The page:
SC’s caste census ruling laudable

The Supreme Court’s refusal to stay the uploading of data collected in the recently-concluded Bihar caste-based survey by the Nitish Kumar government is welcome. Those who are opposing it argue that it violates the fundamental right to privacy, by compelling people to reveal their caste, which indeed sounds stupid and also ridiculous. The reason is simple. India is known as a caste-based society from time immemorial and how some political parties exploited the caste system is also known. In contrast, such a census would help expose these parties, who are garnering the benefits most, denying deserving others the same. The idea behind the caste-based census was to recognize what one means to abolish. Yes, to abolish caste-based discrimination, wealth  distribution, socio-cultural inequalities and the caste itself, it is essential to understand its expansiveness.  Thus far, the official statistical records not only help reflect reality but also play a dominant role in creating it to know how some upper-caste intellectuals had been tilted or twisted to put forth their argument against the census. It decodes the reality of some party’s political losses too. Many genuinely feel, once a caste-based census is conducted, it would do away with the fuzziness and fluidity around the non-dominant castes within the other backward classes (OBCs), and ultimately substantial data reflecting the social reality of India’s lesser-known precarious groups will be revealed. And, the Nitish Kumar government’s intentions are loud and clear as he wanted to expose the duplicity of the Bharatiya Janata Party (BJP) which has relied on this fuzziness and fluidity to ‘Mandalise’ itself as per its electoral needs. In this context, one may recall how the Narendra Modi government passed the economically backward class (EBC) quota months before the 2019 Lok Sabha elections in a bid to woo the OBC vote bank.

Against that backdrop, this caste-based census would prevent people from confusing censorship of caste with the abolition of caste and hence trying only to nip it. That apart, the caste-based census would make sure that everybody’s caste is counted and that the privileged sections of the upper castes lose the advantage of anonymity and their facetious claims of being casteless while enjoying the privileges such as inherited wealth and access to education would come crashing down. It would also make visible “the most powerful and most pampered minority: the upper caste”. It would make visible how the upper caste is still gate-keeping the other backward classes (OBCs), scheduled castes (SCs) and scheduled tribes (STs) from academic ventures by rendering them ‘unfit’ for admissions in higher education, teaching positions as well as administrative jobs. This census would acknowledge the presence and impact of the systemic deprivation the caste structure has inflicted upon the citizens even more glaringly. The wealth distribution in our nation is a direct outcome of the historic presence of caste. According to a paper published, based on data collated by the World Inequality Database for the years 1961 to 2012, SC communities own 7-8 per cent of total wealth (11 percentage points less than their population share), ST communities own 5-7 per cent of total wealth (1-2 percentage points less than their population share). OBC communities own 32 per cent of total wealth in 2002 which increased only marginally in 2012 resulting in an overall worsening of the gap relative to population share (-7.8 per cent to -10.2 per cent), due to a considerable increase in their population share.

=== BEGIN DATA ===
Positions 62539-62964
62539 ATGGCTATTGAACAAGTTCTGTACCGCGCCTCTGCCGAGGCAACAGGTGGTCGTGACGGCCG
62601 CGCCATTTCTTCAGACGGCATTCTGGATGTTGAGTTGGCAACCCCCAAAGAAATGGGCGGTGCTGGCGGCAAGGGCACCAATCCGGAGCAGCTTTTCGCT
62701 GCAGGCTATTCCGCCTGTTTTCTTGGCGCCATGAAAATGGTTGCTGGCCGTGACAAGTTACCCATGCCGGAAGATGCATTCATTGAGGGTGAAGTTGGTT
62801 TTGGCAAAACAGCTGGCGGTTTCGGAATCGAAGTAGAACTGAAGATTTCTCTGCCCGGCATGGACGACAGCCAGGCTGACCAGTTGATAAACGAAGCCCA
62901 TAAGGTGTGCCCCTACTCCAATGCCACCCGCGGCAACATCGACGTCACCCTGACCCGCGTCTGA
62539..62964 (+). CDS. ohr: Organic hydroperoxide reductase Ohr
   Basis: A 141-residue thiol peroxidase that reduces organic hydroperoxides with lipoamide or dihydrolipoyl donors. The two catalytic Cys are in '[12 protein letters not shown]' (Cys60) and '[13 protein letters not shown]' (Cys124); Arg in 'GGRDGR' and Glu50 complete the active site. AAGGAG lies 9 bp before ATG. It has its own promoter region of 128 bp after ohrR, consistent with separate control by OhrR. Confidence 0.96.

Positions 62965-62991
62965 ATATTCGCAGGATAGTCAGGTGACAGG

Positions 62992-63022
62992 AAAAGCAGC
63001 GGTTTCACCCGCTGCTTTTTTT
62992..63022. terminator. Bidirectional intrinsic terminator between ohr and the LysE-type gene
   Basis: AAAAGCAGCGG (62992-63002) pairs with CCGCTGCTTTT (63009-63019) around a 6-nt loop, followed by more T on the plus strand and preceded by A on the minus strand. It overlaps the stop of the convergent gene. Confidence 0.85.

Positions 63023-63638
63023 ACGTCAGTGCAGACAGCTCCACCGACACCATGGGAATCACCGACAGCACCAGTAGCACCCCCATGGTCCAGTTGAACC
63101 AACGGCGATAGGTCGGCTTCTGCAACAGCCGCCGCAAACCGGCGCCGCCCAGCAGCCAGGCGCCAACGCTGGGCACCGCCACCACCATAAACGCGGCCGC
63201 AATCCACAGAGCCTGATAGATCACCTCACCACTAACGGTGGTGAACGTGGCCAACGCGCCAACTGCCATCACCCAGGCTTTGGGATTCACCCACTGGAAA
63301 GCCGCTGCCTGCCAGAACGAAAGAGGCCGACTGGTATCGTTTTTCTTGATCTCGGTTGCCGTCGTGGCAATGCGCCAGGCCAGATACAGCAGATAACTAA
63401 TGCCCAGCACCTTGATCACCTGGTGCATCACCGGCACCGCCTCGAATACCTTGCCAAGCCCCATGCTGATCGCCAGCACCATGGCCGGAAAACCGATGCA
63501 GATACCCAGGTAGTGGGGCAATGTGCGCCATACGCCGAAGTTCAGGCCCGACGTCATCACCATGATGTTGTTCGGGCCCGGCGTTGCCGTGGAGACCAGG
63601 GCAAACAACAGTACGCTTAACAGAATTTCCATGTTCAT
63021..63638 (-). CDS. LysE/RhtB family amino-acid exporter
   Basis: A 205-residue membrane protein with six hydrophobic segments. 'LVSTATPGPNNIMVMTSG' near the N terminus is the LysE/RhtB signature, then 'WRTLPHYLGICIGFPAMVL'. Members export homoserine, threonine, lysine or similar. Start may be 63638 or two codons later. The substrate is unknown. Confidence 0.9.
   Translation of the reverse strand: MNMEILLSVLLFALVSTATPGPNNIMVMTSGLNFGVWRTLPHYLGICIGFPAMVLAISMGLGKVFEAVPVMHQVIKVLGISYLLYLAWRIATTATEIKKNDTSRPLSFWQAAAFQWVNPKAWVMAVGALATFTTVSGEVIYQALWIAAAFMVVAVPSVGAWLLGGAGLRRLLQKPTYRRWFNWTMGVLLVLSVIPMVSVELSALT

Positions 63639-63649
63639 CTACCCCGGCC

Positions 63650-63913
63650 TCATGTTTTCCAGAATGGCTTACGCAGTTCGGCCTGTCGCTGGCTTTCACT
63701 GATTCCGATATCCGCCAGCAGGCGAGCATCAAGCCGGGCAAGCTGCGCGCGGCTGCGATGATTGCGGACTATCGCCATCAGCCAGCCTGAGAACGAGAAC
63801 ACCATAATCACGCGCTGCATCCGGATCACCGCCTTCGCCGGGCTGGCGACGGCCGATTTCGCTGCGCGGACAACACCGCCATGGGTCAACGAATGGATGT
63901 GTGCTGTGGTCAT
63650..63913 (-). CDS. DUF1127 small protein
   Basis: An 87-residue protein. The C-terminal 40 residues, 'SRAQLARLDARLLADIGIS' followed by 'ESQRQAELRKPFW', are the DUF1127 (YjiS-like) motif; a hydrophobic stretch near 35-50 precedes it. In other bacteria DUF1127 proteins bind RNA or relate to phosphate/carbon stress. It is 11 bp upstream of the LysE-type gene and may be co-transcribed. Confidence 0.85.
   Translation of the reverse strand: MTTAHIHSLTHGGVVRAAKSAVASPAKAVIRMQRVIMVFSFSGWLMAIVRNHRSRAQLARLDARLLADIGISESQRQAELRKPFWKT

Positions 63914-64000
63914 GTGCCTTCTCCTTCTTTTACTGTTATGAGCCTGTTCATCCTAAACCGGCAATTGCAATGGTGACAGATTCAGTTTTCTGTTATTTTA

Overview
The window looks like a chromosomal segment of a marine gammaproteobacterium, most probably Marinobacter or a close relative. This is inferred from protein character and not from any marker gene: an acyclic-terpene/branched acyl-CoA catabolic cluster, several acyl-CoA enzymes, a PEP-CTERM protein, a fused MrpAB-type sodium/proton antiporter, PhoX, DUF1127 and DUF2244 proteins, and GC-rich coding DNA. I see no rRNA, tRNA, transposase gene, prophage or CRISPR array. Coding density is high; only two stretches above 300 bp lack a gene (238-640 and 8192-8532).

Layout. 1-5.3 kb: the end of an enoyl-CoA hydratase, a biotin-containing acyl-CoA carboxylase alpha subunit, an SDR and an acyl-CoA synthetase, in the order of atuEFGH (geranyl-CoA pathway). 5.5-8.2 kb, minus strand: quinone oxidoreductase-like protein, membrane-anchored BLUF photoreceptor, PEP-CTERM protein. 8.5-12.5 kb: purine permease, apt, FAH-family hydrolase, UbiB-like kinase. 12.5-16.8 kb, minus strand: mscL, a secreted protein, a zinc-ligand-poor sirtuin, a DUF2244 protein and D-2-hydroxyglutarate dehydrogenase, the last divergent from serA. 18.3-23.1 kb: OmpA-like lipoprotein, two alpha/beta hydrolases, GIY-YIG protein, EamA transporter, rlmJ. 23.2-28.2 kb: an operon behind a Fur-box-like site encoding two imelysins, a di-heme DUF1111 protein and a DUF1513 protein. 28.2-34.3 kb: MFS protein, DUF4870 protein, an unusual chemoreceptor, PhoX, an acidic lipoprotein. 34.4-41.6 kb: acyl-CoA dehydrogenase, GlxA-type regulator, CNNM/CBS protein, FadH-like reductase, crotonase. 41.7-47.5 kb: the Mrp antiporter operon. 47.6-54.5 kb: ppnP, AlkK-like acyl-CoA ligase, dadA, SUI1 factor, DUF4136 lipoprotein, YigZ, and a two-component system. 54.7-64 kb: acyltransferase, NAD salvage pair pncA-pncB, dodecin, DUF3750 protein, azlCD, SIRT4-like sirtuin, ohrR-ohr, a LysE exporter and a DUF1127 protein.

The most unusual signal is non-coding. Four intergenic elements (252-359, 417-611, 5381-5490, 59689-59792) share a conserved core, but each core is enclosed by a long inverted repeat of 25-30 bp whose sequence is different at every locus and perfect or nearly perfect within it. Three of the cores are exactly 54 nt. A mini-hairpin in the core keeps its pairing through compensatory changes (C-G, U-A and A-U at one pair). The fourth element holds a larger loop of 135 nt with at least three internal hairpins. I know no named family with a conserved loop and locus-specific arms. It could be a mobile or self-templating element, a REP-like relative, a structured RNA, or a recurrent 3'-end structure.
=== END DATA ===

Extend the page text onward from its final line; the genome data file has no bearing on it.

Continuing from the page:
The share of upper caste groups has shown an increase from 39 per cent to 41 per cent in their total wealth from 2002 to 2012. Relative to their increase in numbers, this group improved its share from +14 per cent to +18 per cent in the 10-year period. Amidst such circumstances, it becomes important to have concrete and accurate data to comprehend the socio-economic precarity of various caste groups.

Therefore, the data collected through the caste census would become instrumental in understanding the achievements and shortcomings of the reservation policies by bringing the massive gap between economic and social capital acquisition within and between the general category as well as the reserved sections to the fore. Undoubtedly, the census would also help probe into the effectiveness and efficiency of the parameters of socio-economic and educational backwardness for the OBCs. The parameters of backwardness that have so far been calibrated based on a group’s social indicators about the SCs need to be over-turned and re-calibrated to reflect the relative backwardness in comparison to the “general category”. Hence, the verdict delivered by the apex court is in line with the changing times. However, people against states conducting such exercises may point out that census in urban areas comes under the jurisdiction of the Ministry of Housing and Urban Poverty Alleviation and caste census under the Ministry of Home Affairs: Registrar General of India and Census Commissioner of India. But then aren’t states better equipped to see the peoples’ needs?